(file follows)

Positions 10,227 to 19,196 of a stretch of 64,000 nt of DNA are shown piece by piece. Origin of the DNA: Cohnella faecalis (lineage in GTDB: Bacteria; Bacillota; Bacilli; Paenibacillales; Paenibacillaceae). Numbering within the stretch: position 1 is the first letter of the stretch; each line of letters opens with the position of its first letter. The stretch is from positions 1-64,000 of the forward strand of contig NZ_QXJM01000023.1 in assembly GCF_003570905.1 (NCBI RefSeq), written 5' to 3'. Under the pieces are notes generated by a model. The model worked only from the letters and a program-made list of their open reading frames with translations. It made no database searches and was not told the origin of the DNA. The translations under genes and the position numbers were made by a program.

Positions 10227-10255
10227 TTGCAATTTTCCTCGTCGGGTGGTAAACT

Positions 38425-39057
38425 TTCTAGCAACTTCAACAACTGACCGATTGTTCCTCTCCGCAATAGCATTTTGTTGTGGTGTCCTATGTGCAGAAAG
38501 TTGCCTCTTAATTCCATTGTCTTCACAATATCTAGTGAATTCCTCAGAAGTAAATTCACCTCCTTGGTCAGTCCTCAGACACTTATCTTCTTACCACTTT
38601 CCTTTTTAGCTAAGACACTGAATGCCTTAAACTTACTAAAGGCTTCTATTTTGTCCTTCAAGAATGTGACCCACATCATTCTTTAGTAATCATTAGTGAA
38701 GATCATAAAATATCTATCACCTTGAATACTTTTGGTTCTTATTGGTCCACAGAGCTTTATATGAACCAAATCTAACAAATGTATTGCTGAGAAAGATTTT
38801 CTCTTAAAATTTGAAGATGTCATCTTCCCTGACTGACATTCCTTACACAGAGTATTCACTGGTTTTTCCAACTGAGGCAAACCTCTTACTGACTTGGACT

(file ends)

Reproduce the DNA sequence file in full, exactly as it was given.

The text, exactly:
Positions 10,227 to 19,196 of a stretch of 64,000 nt of DNA are shown piece by piece. Origin of the DNA: Cohnella faecalis (lineage in GTDB: Bacteria; Bacillota; Bacilli; Paenibacillales; Paenibacillaceae). Numbering within the stretch: position 1 is the first letter of the stretch; each line of letters opens with the position of its first letter. The stretch is from positions 1-64,000 of the forward strand of contig NZ_QXJM01000023.1 in assembly GCF_003570905.1 (NCBI RefSeq), written 5' to 3'. Under the pieces are notes generated by a model. The model worked only from the letters and a program-made list of their open reading frames with translations. It made no database searches and was not told the origin of the DNA. The translations under genes and the position numbers were made by a program.

Positions 10227-10255
10227 TTGCAATTTTCCTCGTCGGGTGGTAAACT

Positions 38425-39057
38425 TTCTAGCAACTTCAACAACTGACCGATTGTTCCTCTCCGCAATAGCATTTTGTTGTGGTGTCCTATGTGCAGAAAG
38501 TTGCCTCTTAATTCCATTGTCTTCACAATATCTAGTGAATTCCTCAGAAGTAAATTCACCTCCTTGGTCAGTCCTCAGACACTTATCTTCTTACCACTTT
38601 CCTTTTTAGCTAAGACACTGAATGCCTTAAACTTACTAAAGGCTTCTATTTTGTCCTTCAAGAATGTGACCCACATCATTCTTTAGTAATCATTAGTGAA
38701 GATCATAAAATATCTATCACCTTGAATACTTTTGGTTCTTATTGGTCCACAGAGCTTTATATGAACCAAATCTAACAAATGTATTGCTGAGAAAGATTTT
38801 CTCTTAAAATTTGAAGATGTCATCTTCCCTGACTGACATTCCTTACACAGAGTATTCACTGGTTTTTCCAACTGAGGCAAACCTCTTACTGACTTGGACT